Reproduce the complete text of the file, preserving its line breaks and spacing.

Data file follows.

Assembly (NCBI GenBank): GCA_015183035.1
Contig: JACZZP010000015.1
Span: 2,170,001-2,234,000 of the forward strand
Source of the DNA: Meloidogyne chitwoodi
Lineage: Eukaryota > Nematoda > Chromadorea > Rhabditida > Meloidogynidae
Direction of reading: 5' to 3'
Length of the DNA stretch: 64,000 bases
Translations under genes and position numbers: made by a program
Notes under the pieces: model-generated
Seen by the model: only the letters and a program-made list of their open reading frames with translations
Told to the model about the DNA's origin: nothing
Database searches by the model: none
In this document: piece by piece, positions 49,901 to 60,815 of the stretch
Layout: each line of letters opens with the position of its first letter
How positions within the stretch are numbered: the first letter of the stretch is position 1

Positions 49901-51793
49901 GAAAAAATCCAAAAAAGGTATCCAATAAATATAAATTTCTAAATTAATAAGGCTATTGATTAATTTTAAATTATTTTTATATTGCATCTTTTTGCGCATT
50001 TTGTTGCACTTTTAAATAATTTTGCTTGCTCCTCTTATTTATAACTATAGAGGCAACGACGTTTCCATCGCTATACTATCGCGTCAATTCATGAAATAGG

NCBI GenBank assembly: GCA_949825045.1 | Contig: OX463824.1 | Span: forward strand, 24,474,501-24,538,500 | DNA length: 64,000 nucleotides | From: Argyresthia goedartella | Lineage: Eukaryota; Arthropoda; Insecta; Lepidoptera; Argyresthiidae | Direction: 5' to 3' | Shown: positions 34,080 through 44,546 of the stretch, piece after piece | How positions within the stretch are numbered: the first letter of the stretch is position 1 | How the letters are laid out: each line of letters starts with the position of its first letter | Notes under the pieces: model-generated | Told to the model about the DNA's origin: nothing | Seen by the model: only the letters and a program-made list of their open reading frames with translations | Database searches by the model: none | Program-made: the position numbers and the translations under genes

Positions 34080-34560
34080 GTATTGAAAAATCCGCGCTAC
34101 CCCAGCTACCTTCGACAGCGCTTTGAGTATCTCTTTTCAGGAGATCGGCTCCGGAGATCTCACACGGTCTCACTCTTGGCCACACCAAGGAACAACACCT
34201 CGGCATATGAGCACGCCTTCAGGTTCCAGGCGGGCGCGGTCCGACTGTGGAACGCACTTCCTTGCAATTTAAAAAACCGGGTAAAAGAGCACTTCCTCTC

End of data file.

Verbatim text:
Assembly (NCBI GenBank): GCA_015183035.1
Contig: JACZZP010000015.1
Span: 2,170,001-2,234,000 of the forward strand
Source of the DNA: Meloidogyne chitwoodi
Lineage: Eukaryota > Nematoda > Chromadorea > Rhabditida > Meloidogynidae
Direction of reading: 5' to 3'
Length of the DNA stretch: 64,000 bases
Translations under genes and position numbers: made by a program
Notes under the pieces: model-generated
Seen by the model: only the letters and a program-made list of their open reading frames with translations
Told to the model about the DNA's origin: nothing
Database searches by the model: none
In this document: piece by piece, positions 49,901 to 60,815 of the stretch
Layout: each line of letters opens with the position of its first letter
How positions within the stretch are numbered: the first letter of the stretch is position 1

Positions 49901-51793
49901 GAAAAAATCCAAAAAAGGTATCCAATAAATATAAATTTCTAAATTAATAAGGCTATTGATTAATTTTAAATTATTTTTATATTGCATCTTTTTGCGCATT
50001 TTGTTGCACTTTTAAATAATTTTGCTTGCTCCTCTTATTTATAACTATAGAGGCAACGACGTTTCCATCGCTATACTATCGCGTCAATTCATGAAATAGG

NCBI GenBank assembly: GCA_949825045.1 | Contig: OX463824.1 | Span: forward strand, 24,474,501-24,538,500 | DNA length: 64,000 nucleotides | From: Argyresthia goedartella | Lineage: Eukaryota; Arthropoda; Insecta; Lepidoptera; Argyresthiidae | Direction: 5' to 3' | Shown: positions 34,080 through 44,546 of the stretch, piece after piece | How positions within the stretch are numbered: the first letter of the stretch is position 1 | How the letters are laid out: each line of letters starts with the position of its first letter | Notes under the pieces: model-generated | Told to the model about the DNA's origin: nothing | Seen by the model: only the letters and a program-made list of their open reading frames with translations | Database searches by the model: none | Program-made: the position numbers and the translations under genes

Positions 34080-34560
34080 GTATTGAAAAATCCGCGCTAC
34101 CCCAGCTACCTTCGACAGCGCTTTGAGTATCTCTTTTCAGGAGATCGGCTCCGGAGATCTCACACGGTCTCACTCTTGGCCACACCAAGGAACAACACCT
34201 CGGCATATGAGCACGCCTTCAGGTTCCAGGCGGGCGCGGTCCGACTGTGGAACGCACTTCCTTGCAATTTAAAAAACCGGGTAAAAGAGCACTTCCTCTC